Global Networks and American Empire (951V1B)

30 credits, Level 7 (Masters)

Spring teaching

The global reach and influence of the United States are often invisible to its own citizens who regard their country as a nation state rather than an empire. Yet, without an understanding of empire it is impossible to analyse the global distribution of power and violence that American actions around the world produce. This interdisciplinary module visualises and maps the hidden infrastructures and technologies of American empire.

We will explore the social and political realities of US imperial formations (colonialism, military assets and interventions) from the late nineteenth to the twenty-first century as well as more ephemeral forms of US influence in the form of culture, technological innovation and the networked power of economic hegemony. Drawing on history, theory, political analysis and narrative forms, this module responds to the challenges involved in understanding the nature of American power and a globally situated US in the twenty-first century.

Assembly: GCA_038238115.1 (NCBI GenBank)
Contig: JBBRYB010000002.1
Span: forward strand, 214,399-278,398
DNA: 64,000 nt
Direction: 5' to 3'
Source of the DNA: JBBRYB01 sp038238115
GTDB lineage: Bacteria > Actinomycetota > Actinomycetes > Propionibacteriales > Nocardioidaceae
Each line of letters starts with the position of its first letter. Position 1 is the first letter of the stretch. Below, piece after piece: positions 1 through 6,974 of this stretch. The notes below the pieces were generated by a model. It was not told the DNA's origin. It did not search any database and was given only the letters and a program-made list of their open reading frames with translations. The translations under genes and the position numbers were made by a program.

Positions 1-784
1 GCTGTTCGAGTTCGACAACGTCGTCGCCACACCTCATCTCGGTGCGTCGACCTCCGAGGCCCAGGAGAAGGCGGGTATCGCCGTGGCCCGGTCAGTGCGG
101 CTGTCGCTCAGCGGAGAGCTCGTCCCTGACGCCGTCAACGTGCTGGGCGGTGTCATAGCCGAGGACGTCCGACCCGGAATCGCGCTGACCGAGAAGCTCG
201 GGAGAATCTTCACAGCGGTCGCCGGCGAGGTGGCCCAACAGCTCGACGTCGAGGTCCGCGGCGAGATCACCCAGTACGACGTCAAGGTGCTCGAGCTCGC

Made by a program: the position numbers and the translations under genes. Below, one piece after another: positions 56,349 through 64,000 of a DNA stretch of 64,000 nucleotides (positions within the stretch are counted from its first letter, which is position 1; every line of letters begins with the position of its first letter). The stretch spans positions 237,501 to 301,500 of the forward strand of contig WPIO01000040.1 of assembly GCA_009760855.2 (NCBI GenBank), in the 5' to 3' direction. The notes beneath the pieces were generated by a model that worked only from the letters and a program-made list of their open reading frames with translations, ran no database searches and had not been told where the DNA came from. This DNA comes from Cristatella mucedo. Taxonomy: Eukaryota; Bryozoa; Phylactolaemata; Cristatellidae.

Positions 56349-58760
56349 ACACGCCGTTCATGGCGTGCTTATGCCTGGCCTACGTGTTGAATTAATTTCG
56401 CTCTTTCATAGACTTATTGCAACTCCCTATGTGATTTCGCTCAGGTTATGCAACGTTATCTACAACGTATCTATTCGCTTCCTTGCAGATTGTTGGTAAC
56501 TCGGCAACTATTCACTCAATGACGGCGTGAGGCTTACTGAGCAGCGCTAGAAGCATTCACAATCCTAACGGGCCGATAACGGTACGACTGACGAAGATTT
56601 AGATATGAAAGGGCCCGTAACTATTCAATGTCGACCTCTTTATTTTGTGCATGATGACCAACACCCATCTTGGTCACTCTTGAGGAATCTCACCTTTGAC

Teaching and assessment

We’re currently reviewing teaching and assessment of our modules in light of the COVID-19 situation. We’ll publish the latest information as soon as possible.

Contact hours and workload

This module is approximately 300 hours of work. This breaks down into about 22 hours of contact time and about 278 hours of independent study. The University may make minor variations to the contact hours for operational reasons, including timetabling requirements.

This module is running in the academic year 2019/20. We also plan to offer it in future academic years. It may become unavailable due to staff availability, student demand or updates to our curriculum. We’ll make sure to let our applicants know of such changes to modules at the earliest opportunity.


This module is offered on the following courses: